• I have no idea what I’m doing
  • How do I even find clients?
  • I don’t know enough to “run” the financial side of someone’s business
  • I’m not experienced enough
  • When people ask “How long have you been a CPA?”, my answer isn’t impressive enough
  • I’m afraid I won’t make enough money to support myself
  • I’m not an expert
  • I don’t have enough confidence to sell my services

Do any of those sound familiar to you?  If you’re anything like the franchisees, or many other accountant moms I speak to, I’m going to bet that your brain has a list of reasons that it’s telling you, in order to prove to you that you don’t have what it takes.

So that takes me to the second reason why “No” is often the answer when you question whether you have what it takes – because you haven’t defined what “having what it takes” actually means for you.  You’re just letting your lower, reactionary, toddler-like part of your brain make it up.

Typically the definition most women think of when considering what it means to “have what it takes”has to do with being smart enough or good enough, but that’s also leaving it up to your lower brain to define what “enough” is.  Unless you’ve been working on your level of confidence, your lower brain’s idea of being “enough” is going to have you stay stuck and not do anything out of the norm.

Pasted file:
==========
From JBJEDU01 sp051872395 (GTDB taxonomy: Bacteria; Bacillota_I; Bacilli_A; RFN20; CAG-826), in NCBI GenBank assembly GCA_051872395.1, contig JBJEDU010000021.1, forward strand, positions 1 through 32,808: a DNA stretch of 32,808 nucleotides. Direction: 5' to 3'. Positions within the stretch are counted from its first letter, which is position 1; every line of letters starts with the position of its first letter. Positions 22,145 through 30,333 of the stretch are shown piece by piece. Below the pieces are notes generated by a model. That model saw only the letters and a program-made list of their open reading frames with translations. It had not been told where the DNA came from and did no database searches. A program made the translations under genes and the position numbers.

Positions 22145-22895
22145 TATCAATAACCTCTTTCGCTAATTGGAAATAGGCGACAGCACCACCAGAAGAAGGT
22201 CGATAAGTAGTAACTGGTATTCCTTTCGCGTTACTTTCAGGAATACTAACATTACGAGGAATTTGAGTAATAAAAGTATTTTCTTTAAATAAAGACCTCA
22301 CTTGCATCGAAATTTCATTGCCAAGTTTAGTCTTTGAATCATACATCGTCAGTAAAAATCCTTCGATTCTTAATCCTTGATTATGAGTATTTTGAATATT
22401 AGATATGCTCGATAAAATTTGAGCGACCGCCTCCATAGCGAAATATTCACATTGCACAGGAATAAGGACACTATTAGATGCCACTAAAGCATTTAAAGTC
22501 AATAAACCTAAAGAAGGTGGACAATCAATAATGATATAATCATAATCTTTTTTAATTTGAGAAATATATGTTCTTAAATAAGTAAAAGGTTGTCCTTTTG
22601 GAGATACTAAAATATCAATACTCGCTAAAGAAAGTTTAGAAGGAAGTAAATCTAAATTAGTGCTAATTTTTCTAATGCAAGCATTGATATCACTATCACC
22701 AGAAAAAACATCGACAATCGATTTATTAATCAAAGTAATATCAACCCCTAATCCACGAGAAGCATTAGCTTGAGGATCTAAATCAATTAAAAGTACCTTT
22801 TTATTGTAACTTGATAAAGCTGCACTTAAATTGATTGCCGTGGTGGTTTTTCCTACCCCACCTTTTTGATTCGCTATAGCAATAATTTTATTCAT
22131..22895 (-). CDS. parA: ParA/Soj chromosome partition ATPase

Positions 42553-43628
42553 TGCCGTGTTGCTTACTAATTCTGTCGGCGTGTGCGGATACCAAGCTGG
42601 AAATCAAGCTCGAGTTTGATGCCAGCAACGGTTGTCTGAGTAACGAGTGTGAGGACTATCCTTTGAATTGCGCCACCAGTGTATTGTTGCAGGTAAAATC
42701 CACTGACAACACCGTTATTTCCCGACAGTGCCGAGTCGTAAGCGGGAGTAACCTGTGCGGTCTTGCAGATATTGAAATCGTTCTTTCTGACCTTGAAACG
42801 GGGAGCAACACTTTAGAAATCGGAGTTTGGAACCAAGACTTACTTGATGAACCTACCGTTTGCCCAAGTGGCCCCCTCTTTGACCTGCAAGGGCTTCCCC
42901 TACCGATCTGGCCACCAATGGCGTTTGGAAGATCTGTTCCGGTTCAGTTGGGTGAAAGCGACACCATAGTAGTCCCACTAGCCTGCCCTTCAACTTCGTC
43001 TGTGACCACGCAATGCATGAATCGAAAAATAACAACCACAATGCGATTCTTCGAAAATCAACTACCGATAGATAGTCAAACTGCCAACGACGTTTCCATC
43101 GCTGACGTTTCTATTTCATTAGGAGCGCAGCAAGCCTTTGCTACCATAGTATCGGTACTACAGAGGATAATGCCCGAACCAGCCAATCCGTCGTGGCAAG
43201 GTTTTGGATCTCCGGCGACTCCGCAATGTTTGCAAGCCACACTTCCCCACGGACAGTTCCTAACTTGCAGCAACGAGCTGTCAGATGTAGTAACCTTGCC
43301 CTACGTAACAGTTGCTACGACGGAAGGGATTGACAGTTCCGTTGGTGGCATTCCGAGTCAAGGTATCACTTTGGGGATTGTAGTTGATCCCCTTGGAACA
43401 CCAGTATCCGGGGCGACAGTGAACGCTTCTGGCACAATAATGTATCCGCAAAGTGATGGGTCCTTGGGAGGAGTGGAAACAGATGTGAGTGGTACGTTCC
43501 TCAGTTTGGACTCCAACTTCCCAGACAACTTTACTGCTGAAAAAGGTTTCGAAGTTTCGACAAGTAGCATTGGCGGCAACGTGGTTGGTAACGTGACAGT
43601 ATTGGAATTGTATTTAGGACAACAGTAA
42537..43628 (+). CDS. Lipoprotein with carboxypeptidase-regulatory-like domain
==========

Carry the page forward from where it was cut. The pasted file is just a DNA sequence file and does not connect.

If you really think about it, having what it takes could mean a whole host of things, but I think the most important thing to consider when it comes to having what it takes to go out on your own, comes down to one very important thing – willingness.  If you are willing to learn, willing to be uncomfortable doing things that might be unfamiliar, willing to ask for help, and willing to do some brain management, then you DO have what it takes.

The only thing standing between you going out on your own, being able to make your own hours, being your own boss, and working around your family’s needs without sacrificing your career aspirations, is your unmanaged brain.  That’s it – it all comes down to your brain and understanding how to override the programming that keeps you from going after what you want.

How to overcome what’s holding you back

I want you to think about this – why would you ever be wired to want something that wasn’t possible for you?  Really consider the fact that if going out on your own is something you want, as opposed to someone who has no desire at all to do it, that your inner wisdom is pulling you towards what’s actually possible for you.

When you think about it that way, does it make you start to consider that it might be more than just a passing idea, but that the fact that you have the desire is an indication that your brain knows it’s possible, but that it’s just normally afraid?  This is why it’s so important to question why you would have a desire if it wasn’t something you could go after.